Sean Gleeson wants to encourage all men to see their doctor for regular checks.
The Camden Haven Show Society president was diagnosed with prostate cancer a few years ago when he was 41-years-old.
Sean had originally sought medical treatment for a knee injury and during the check up his doctor encouraged him to undergo a blood test.
The test returned with a high level for prostate specific antigen (PSA).
Sean was referred to a specialist who continued to monitor his levels through blood testing. After three years Sean's PSA was still high so he underwent an MRI and a biopsy which determined he had cancer.
Sean said it was a big shock when he was diagnosed with prostate cancer.
"It knocked me for a six," he said.
Sean has had three biopsys since his diagnosis in 2011.
After a recent biopsy his urologist told Sean while the cancer hadn't gone away, it hasn't progressed and isn't aggressive.
Sean has to undergo regular blood tests every six months to monitor his PSA levels.
Recently Sean decided to tell his wider circle of friends after keeping his diagnosis to himself.
Since Sean posted on social media, he has already had a conversation with a man and urged him to see his doctor for a blood test.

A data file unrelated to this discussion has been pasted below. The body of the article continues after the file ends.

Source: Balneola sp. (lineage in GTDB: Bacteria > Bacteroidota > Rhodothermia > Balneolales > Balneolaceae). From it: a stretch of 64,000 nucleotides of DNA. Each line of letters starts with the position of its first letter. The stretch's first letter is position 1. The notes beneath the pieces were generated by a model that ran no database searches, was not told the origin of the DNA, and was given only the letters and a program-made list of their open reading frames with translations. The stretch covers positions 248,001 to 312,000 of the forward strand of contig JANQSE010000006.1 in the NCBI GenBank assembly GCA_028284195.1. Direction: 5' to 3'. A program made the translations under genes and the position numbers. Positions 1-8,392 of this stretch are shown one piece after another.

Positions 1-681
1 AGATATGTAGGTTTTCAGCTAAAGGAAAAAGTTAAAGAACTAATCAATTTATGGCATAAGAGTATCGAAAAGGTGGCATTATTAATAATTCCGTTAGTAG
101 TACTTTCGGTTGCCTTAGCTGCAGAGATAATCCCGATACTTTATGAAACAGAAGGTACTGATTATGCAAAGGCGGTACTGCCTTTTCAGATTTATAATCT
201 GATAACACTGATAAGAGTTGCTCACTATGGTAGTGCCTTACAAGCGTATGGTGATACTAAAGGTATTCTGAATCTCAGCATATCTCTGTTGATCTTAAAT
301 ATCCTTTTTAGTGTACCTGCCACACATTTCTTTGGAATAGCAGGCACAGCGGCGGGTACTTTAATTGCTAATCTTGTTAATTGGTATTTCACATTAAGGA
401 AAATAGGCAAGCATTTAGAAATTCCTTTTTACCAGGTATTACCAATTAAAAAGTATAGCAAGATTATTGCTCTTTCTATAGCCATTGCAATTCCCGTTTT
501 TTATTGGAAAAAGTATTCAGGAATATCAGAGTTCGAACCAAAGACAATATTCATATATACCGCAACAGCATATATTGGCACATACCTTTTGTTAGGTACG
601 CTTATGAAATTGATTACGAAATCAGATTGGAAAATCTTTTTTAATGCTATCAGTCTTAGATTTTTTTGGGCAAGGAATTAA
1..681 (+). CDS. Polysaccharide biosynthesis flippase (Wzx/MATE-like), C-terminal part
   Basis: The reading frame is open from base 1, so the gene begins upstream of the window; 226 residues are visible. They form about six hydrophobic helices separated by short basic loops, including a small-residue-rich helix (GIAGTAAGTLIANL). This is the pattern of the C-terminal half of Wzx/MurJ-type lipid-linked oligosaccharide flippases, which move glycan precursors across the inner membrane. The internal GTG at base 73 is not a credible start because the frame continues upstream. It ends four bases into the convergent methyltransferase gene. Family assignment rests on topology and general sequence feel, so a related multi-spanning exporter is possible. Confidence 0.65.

"I think a lot of men, like myself, think they are bullet proof because we're fit, healthy and strong," he said.
Sean said he is open to talking to men about his journey in a bid to help others.
Dr Nader Awad is a urologist in Port Macquarie who said a PSA blood test is a simple test that could indicate an underlying problem.
"It is important to remember though, that having an elevated PSA does not necessarily mean that prostate cancer is present," he said.
"There are many other causes of an elevated PSA."
Dr Awad said a new imaging test, called a multiparametric MRI, can help differentiate between men who need to consider a biopsy and those who don't.
"It has been a major advance in the area of prostate cancer diagnosis and treatment," he said.
For more information about prostate cancer or for symptoms visit www.cancercouncil.com.au/prostate-cancer